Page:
CARE homes are becoming a more common place to die for people in Oxford.

The latest data from Public Health England reveals that about 24 per cent of the deaths registered in 2016 occurred in care homes, up from only 16 per cent five years earlier.

Experts in ageing have urged the Government to put more funding into community care to increase the number of nursing home beds available to meet the future demand.

A study published by King's College London last year pointed out that care homes will be the most common place where people die by 2040, overtaking hospitals.

The PHE data identifies the four most common places of death as hospitals, care homes, hospices and homes.

Although most deaths in Oxford still occurs in hospitals, the number has fallen in five years - from 465 in 2011 to 393 in 2016.

Only 25 per cent of the deaths occurred at home and 6 per cent in hospices.

The King's research says that most people prefer to die in the place they are usually cared for, including home, rather than in a hospital.

Anna Bone, lead author of the study, warned that hospital deaths could rise further unless capacity continues to increase in care homes.

She said: “The projected rise of deaths in care homes is striking and warns of the urgent need to ensure adequate bed capacity, resources and training of staff in palliative care in all care homes in the country.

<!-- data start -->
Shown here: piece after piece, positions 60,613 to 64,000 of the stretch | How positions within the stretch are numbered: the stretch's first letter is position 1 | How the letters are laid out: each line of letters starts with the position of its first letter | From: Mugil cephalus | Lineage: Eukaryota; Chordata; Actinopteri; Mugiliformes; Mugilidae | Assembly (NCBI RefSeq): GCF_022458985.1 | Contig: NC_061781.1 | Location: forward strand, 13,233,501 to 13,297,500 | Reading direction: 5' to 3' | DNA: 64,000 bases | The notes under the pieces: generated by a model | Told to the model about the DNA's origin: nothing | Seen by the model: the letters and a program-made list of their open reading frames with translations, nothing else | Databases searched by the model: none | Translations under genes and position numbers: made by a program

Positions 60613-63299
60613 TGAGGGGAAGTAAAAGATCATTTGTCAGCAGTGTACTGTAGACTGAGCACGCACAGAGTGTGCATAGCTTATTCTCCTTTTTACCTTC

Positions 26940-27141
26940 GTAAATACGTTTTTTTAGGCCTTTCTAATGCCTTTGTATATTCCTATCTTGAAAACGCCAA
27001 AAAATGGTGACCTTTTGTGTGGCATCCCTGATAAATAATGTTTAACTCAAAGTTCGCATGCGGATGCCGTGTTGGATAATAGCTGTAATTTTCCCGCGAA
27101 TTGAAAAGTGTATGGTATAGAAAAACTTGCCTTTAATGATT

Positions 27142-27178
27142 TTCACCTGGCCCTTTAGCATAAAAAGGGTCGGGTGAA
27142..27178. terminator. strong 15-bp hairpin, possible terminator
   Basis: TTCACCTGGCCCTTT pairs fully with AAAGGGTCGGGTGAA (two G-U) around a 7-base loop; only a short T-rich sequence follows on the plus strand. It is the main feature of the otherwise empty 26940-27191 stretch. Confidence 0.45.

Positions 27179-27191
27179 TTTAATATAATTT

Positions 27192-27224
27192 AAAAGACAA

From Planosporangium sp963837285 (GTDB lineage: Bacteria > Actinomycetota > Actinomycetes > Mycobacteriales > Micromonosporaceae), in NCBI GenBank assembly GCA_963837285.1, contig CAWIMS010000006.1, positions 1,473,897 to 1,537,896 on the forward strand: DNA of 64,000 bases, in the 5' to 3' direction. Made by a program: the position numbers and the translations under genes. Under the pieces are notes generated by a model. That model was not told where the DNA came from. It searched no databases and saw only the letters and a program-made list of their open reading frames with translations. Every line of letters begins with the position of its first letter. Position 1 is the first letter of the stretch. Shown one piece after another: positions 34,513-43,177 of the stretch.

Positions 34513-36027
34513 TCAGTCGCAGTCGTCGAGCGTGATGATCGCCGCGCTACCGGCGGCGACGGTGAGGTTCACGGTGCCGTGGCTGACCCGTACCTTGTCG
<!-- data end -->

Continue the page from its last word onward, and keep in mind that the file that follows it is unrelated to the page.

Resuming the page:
“If we are to continue enabling people to die in their preferred place, it is essential to invest more in care homes and community health services.

"Without this investment, people are likely to seek help from hospitals, which puts pressure on an already strained system and is not where people would rather be at the end of their lives”.

On average, 47 per cent of deaths registered in England in 2016 took place in hospitals. Home was the second most common place to die, with 23 per cent of the total.

Rick Wright, policy manager for England at the charity Marie Curie, said: “The number of care home beds available to people aged 75 or over has been steadily declining in recent years. This lack of capacity in care homes often leaves people stuck in hospital at the end of their lives.

“It’s plain to see that the demand for community-based end of life care is increasing rapidly beyond the ability to deliver it. The country is woefully unprepared for the care needs of the future."